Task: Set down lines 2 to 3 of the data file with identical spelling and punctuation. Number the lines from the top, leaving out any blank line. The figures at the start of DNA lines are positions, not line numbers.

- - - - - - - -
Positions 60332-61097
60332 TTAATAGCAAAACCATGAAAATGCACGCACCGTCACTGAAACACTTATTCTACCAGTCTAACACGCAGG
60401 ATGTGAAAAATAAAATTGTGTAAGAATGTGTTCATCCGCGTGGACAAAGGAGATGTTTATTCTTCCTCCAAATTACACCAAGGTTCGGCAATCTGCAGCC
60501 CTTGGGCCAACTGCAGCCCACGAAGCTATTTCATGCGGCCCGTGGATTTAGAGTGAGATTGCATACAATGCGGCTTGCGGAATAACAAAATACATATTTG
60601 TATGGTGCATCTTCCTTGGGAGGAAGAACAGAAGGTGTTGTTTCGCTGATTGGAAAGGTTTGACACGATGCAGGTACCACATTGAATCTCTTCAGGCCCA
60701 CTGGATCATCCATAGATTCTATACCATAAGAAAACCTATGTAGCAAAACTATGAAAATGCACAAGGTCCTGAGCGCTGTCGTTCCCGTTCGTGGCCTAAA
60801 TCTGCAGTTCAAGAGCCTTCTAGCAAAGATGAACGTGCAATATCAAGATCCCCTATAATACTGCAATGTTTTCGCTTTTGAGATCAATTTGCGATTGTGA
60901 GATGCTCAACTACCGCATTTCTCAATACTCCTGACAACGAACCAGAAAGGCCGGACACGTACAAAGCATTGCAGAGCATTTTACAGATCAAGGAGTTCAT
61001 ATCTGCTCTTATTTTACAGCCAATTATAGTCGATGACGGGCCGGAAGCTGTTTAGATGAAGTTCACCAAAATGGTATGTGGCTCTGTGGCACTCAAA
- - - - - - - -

60332 TTAATAGCAAAACCATGAAAATGCACGCACCGTCACTGAAACACTTATTCTACCAGTCTAACACGCAGG
60401 ATGTGAAAAATAAAATTGTGTAAGAATGTGTTCATCCGCGTGGACAAAGGAGATGTTTATTCTTCCTCCAAATTACACCAAGGTTCGGCAATCTGCAGCC